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The Batik Small Sidetable - What is Batik Fabric Printing

Reclaimed Coffee Table Inspired by Batik Printing

Batik-printed-coffee-table

Batik Printing – Resist-dyeing technique with wax

How to transform old fabric into a coffee table

It is believed that this unique style of printing originated in Java, one of the great Sunda Islands in Indonesia but it is widespread throughout Asia. Batik printing techniques have been passed down from generation to generation.

 Batik printed fabric is a spectacular technique done by highly skilled craftspeople. Everything is planned out with great attention to detail, the design and the powerful colour that represents the wonderful culture.

Batik printing is a form of old traditional pattern design onto fabric technique that has been used for centuries.Hence, the reason why it is so important to preserve and support local craftspeople to keep this tradition going. It would be a huge shame if these amazing skills are lost. That is why when the opportunity came to re-propose this material, we jumped at the opportunity.

The remarkable batik printed fabric was found in huge rolls within warehouses, mostly likely to end up eventually in landfills. This is a major issue as landfills are reaching full capacity and it is at a crisis point.

Millions of tonnes of textiles waste are produced each year with very little being recycled. Textile waste leads to dangerous amounts of methane gas, the dyes end up in groundwater and soil.

A brief history of batik printing

wood-block-printsClose up of wood block print that is used when print onto batik fabric

 Batik printed fabric is very important to wear to formal occasions for Indonesian's people. It can be seen in various uses in Indonesian cultures, such as ceremonies and celebrations. The stunning print has a very particular distinct look. This  particular form of printing is common to see in this area.   

The oldest way to create beautiful prints onto fabricates is wood box printing. The very labour-intensive way of printing is now an art form. The method is printing onto fabric using a carved block of wood with wax resist.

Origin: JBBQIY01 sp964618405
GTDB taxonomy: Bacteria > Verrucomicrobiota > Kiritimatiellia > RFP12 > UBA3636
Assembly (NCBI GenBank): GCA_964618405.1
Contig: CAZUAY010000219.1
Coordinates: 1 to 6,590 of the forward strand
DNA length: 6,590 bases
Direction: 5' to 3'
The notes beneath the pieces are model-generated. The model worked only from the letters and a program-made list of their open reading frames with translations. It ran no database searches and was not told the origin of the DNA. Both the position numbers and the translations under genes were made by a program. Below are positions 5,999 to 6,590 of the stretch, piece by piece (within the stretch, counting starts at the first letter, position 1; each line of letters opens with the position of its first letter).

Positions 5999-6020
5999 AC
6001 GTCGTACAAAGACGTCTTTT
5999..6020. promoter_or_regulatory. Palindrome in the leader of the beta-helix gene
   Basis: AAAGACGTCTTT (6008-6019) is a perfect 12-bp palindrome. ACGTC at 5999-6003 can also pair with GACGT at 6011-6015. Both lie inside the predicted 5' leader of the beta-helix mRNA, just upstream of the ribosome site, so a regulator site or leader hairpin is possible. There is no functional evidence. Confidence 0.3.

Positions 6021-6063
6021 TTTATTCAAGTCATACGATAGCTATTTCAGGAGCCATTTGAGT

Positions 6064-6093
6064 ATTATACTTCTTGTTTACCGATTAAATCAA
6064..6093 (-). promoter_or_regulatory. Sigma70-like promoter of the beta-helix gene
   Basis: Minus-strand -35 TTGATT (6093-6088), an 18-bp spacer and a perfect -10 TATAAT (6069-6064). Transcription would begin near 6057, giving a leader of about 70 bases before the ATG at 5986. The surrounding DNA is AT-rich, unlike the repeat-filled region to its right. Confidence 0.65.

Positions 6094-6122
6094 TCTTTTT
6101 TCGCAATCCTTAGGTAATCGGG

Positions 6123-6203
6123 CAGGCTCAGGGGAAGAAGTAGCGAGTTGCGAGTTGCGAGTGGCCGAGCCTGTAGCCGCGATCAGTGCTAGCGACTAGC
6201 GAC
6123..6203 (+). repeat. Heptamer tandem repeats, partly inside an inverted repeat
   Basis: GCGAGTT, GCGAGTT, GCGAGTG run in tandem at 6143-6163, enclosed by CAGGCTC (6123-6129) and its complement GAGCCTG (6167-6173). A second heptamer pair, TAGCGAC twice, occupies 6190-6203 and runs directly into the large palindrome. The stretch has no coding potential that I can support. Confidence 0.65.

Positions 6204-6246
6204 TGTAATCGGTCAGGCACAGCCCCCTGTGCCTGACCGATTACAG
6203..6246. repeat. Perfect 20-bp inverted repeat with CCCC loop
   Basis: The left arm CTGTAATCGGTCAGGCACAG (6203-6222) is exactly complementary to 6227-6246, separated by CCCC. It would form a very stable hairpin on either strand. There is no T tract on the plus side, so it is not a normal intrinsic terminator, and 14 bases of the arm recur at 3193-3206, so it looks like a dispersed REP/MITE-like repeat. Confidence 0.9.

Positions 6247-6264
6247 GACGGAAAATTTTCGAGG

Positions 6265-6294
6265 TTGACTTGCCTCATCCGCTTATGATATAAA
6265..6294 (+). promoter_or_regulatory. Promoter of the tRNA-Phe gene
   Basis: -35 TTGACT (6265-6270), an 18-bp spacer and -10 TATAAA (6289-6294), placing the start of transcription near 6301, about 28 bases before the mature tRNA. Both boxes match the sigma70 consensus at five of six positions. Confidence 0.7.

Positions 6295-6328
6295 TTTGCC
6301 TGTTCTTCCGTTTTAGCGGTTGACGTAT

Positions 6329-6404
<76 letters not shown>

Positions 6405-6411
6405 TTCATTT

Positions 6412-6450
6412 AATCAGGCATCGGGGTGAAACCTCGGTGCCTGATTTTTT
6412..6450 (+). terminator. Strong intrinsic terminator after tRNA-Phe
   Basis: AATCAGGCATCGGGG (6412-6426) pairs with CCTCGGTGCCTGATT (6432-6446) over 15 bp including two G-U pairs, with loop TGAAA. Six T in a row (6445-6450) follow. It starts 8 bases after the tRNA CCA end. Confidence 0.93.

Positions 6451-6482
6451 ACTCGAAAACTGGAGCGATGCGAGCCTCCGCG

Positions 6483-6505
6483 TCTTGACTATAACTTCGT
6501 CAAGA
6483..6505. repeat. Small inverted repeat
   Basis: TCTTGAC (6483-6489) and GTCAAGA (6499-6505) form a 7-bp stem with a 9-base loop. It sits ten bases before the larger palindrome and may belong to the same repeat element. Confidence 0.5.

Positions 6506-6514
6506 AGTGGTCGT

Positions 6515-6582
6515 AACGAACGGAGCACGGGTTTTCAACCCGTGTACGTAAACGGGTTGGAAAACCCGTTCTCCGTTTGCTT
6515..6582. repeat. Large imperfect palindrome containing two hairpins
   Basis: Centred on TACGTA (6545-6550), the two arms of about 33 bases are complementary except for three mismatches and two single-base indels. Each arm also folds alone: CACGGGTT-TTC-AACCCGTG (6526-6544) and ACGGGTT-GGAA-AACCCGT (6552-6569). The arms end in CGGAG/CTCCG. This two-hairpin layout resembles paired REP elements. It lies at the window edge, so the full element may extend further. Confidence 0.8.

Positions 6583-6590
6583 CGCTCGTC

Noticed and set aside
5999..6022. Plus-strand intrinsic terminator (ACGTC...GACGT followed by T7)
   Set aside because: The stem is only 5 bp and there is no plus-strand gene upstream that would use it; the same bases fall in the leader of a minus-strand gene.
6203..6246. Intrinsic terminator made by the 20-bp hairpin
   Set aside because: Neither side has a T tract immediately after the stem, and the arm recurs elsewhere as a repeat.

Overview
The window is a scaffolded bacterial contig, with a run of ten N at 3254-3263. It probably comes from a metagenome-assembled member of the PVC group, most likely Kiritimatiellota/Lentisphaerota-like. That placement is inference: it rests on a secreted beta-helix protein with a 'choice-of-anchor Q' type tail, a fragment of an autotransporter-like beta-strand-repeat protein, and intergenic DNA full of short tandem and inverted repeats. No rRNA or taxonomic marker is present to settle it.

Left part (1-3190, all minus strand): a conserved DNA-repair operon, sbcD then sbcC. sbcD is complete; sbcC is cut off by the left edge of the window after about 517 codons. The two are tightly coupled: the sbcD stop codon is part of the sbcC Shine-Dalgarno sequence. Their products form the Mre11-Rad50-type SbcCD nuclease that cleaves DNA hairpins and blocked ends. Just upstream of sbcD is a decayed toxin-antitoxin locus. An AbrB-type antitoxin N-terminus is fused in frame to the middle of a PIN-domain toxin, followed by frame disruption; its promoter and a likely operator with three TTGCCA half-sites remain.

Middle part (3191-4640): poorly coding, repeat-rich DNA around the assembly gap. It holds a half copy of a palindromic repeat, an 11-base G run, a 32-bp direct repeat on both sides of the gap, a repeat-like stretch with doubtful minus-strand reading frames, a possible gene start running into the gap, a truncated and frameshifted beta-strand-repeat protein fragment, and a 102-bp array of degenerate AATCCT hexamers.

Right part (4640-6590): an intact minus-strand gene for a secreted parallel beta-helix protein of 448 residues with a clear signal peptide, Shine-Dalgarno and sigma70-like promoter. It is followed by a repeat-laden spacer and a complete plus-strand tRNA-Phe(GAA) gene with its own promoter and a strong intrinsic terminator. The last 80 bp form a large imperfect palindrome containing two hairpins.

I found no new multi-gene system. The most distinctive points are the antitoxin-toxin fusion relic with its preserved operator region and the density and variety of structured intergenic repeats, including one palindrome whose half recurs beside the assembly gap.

The wax resist will stop the fabric from dying when bathed in any colour dye of choice. Once the resist material is washed away it relieves a stunning effect of the printed pattern on the dye material.  

Although Batik printing can be done using carved wood to make box prints. This is good for repeating a patterning or getting sharp consistent lines. However, the pattern or image can be drawn directly onto the material using fabric paints.

A great way to tell if the batik is real or fake. The fake will have a faded fabric on one side, but the authentic batik would have been handcrafted and printed on both sides. Similar to our handwoven rugs, created by Indigenous tribe - Bishnoi the first eco-warriors in the world, you can read more here. The authentic batik shows the heritage in the design and the craftsmanship that goes into work like this.

The material must absorb the wax that is applied, so the fabric must be a high thread count. It is usually done with cotton or silk. The quality of the material will indicate how long the batik pattern will last. The clothes must be placed in boiling water many times to get any  marks  lifted from the cutting stage of the fabric.   

The cultural significance of the colour inks

Close-up-of-printed-batik

It is believed that Batik fabric printing was reserved as an art form for Javanese royalty. The certain pattern would have been only reserved for royalty. The amazing pattern would have

The beautiful traditional Blue colour used in batik printing is made from an indigo plant which gives it richness.

The level of a different shade of blue is built up over the amount of time the cloth is left in the dye bath.To achieve a dark shade the cloth would be dyed multiple times a day. This is a time-consuming process that gives amazing results, other colours also include beige, blue, brown, and black all from natural dyes. 

The stunning printed fabric would have gone to waste, so we decided to re-purpose the material to create this fantastic Batik coffee table. The silk print fabric has been placed between two pieces of glass. Then placed in the middle of solid reclaimed wood to create the most exquisite coffee table. The whole piece is handmade from start to finish, making each piece completely unique. 

 



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